time to put people before corporations and rights before profits,” said Salil Shetty, Amnesty International Secretary General.

The vocal and enthusiastic support for the protest movements shown by many global and regional powers in the early months of
2011, has not translated into action. As Egyptians go to the polls to vote for a new president, it looks increasingly as if the
opportunities for change created by the protesters are being squandered.

“In the last year it has all too often become clear that opportunistic alliances and financial interests have trumped human rights as
global powers jockey for influence in the Middle East and North Africa,” said Salil Shetty.

“The language of human rights is adopted when it serves political or corporate agendas, and shelved
when inconvenient or standing in the way of profit.”

A failure to intervene in Sri Lanka and inaction over crimes against humanity in Syria – one of Russia’s main customers for arms –
left the UN Security Council looking redundant as a guardian of global peace. The emerging powerhouses of India, Brazil and South
Africa have too often been complicit through their silence.

“There is a clear and compelling case for the situation in Syria to be referred to the International Criminal Court for investigation of
crimes against humanity. The determination of some UN Security Council members to shield Syria at any cost leaves accountability
for these crimes elusive and is a betrayal of the Syrian people,” said Salil Shetty.

Amnesty International Report 2012 documents specific restrictions on free speech in at least 91 countries as well as cases of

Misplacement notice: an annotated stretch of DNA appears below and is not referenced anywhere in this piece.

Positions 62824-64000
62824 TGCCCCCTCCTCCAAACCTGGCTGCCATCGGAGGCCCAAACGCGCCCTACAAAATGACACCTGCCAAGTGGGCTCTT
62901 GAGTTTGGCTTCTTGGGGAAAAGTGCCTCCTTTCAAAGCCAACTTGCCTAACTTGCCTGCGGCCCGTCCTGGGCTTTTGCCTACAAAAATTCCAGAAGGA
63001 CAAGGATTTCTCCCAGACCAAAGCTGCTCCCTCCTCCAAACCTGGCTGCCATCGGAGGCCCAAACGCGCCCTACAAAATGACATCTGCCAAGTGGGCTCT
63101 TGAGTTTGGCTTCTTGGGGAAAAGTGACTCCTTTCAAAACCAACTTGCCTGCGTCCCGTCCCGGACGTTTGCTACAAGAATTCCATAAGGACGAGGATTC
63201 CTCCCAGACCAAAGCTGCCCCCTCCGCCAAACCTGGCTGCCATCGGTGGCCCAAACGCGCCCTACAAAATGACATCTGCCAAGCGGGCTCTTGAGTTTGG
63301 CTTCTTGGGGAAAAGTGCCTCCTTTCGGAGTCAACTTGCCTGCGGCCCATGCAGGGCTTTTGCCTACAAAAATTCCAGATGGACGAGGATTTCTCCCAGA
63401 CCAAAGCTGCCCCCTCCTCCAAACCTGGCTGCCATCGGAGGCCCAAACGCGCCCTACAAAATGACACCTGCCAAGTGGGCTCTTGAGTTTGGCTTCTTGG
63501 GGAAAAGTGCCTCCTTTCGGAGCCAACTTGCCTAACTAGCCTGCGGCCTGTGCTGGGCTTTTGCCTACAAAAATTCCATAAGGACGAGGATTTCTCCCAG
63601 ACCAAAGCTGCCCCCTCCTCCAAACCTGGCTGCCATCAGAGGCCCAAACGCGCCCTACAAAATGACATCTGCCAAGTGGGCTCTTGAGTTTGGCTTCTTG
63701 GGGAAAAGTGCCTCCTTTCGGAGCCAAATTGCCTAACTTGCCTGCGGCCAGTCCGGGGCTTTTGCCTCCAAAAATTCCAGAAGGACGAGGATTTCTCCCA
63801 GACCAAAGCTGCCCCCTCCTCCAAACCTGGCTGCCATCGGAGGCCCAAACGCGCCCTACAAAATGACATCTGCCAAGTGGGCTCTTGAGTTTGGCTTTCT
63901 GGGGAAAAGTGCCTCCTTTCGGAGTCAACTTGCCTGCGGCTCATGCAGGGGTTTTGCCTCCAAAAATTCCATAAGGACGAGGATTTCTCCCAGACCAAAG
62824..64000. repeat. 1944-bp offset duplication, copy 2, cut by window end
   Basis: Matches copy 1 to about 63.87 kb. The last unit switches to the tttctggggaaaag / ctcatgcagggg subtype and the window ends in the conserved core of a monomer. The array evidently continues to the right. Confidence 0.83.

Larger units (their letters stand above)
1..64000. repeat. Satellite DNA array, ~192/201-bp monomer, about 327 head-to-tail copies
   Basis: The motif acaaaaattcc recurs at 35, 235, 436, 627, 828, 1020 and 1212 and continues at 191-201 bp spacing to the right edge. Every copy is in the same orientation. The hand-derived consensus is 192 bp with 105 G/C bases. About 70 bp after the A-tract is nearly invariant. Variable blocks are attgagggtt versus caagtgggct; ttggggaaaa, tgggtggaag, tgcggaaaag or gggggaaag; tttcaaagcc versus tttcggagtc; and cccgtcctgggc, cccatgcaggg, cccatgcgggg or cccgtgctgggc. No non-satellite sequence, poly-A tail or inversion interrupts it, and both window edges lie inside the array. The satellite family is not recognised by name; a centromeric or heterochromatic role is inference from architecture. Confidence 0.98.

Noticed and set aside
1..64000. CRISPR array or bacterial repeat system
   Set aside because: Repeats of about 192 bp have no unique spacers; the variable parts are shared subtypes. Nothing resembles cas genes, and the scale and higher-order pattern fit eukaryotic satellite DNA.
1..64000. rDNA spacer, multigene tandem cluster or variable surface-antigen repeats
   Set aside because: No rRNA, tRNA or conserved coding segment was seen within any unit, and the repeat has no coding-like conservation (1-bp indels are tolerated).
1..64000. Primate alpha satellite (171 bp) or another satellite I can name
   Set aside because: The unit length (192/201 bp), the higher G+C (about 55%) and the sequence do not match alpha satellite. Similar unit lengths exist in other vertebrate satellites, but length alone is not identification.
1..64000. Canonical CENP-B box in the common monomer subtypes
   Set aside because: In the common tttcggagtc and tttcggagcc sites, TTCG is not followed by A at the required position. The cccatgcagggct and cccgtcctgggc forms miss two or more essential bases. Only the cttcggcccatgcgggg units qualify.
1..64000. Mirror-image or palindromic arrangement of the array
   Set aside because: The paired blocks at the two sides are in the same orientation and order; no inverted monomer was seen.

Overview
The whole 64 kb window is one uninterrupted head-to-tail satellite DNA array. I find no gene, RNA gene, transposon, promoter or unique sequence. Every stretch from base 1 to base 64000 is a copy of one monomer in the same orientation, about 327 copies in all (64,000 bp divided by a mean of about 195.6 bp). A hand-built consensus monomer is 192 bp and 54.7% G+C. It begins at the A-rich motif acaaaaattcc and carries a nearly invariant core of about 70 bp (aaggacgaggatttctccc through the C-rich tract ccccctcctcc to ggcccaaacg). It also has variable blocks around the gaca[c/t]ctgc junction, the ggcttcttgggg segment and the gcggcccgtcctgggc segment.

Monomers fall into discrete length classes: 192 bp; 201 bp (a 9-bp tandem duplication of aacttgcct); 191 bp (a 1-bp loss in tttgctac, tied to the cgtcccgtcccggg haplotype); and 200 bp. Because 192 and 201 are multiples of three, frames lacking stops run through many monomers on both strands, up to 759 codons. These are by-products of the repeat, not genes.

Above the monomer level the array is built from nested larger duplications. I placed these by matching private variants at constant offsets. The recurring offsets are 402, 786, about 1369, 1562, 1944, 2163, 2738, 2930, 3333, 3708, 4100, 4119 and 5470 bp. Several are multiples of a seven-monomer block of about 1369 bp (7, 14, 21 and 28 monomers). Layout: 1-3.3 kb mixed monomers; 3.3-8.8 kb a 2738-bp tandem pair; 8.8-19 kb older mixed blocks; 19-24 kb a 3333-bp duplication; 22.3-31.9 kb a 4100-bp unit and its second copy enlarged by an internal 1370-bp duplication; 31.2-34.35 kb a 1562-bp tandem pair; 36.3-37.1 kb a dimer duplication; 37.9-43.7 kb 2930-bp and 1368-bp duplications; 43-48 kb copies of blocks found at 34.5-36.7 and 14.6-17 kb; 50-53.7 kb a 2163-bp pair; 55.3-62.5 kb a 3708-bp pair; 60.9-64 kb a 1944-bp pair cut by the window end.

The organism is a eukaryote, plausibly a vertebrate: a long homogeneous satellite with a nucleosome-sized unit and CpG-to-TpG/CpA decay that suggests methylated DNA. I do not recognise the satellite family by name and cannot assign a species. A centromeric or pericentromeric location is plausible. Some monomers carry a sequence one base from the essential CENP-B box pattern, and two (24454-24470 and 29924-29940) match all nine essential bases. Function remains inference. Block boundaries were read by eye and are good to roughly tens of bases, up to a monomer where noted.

people tortured or otherwise ill-treated in at least 101 countries – in many cases for taking part in demonstrations.
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HUMAN RIGHTS WATCH
Morocco/Western Sahara: No Action on Police Beating of Rights Worker
Dead-End Investigations Fuel Impunity
May 15, 2012

(Rabat) – The failure of Moroccan authorities to follow through on investigating the beating by police of a Human Rights Watch
research assistant is a case study of impunity for police violence.

On November 8, 2010, Moroccan police in the city of El-Ayoun, Western Sahara, pulled aside Brahim Elansari and beat him in plain
sight of an American journalist. In the 18 months since the beating, Moroccan authorities have provided neither Elansari nor Human
Rights Watch with any information about the progress of any investigation, despite written requests from Human Rights Watch.

“If there is impunity for police who beat up a citizen who works for an international organization in broad daylight, in front of
witnesses and despite formal complaints, it’s clear how vulnerable ordinary citizens are,” said Sarah Leah Whitson, Middle East and
North Africa director at Human Rights Watch.

On November 22, 2010, Human Rights Watch wrote to the Interior Ministry, providing evidence about the beating from Elansari
and the journalist who witnessed the beating, and requesting an investigation. The ministry responded two days later with a written
pledge to conduct an investigation and to inform Human Rights Watch of the results. On December 22, 2010, Elansari himself filed
a written complaint about the beating with the Office of the Prosecutor in El-Ayoun, requesting an investigation.

In the November 22, 2010 letter from Human Rights Watch, both Elansari and the journalist John Thorne, who was based in Rabat
at the time for the Abu Dhabi-based daily The National, provided detailed accounts of the attack. A group of policemen surrounded
Elansari on a downtown street and beat, slapped, kicked, and insulted him, calling him a “traitor” and a “separatist,” both said.